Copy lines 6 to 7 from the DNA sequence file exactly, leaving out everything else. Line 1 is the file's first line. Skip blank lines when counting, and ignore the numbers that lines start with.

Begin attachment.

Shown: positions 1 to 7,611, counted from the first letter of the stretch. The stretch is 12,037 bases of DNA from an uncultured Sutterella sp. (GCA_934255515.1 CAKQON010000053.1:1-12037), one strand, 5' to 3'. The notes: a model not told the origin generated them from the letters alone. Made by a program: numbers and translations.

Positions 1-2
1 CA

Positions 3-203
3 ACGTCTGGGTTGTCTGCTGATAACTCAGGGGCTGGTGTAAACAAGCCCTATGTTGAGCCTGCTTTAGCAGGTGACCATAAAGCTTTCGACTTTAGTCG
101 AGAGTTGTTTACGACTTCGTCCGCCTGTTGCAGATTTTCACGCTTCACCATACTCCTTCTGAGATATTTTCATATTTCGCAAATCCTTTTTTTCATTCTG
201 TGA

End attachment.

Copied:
101 AGAGTTGTTTACGACTTCGTCCGCCTGTTGCAGATTTTCACGCTTCACCATACTCCTTCTGAGATATTTTCATATTTCGCAAATCCTTTTTTTCATTCTG
201 TGA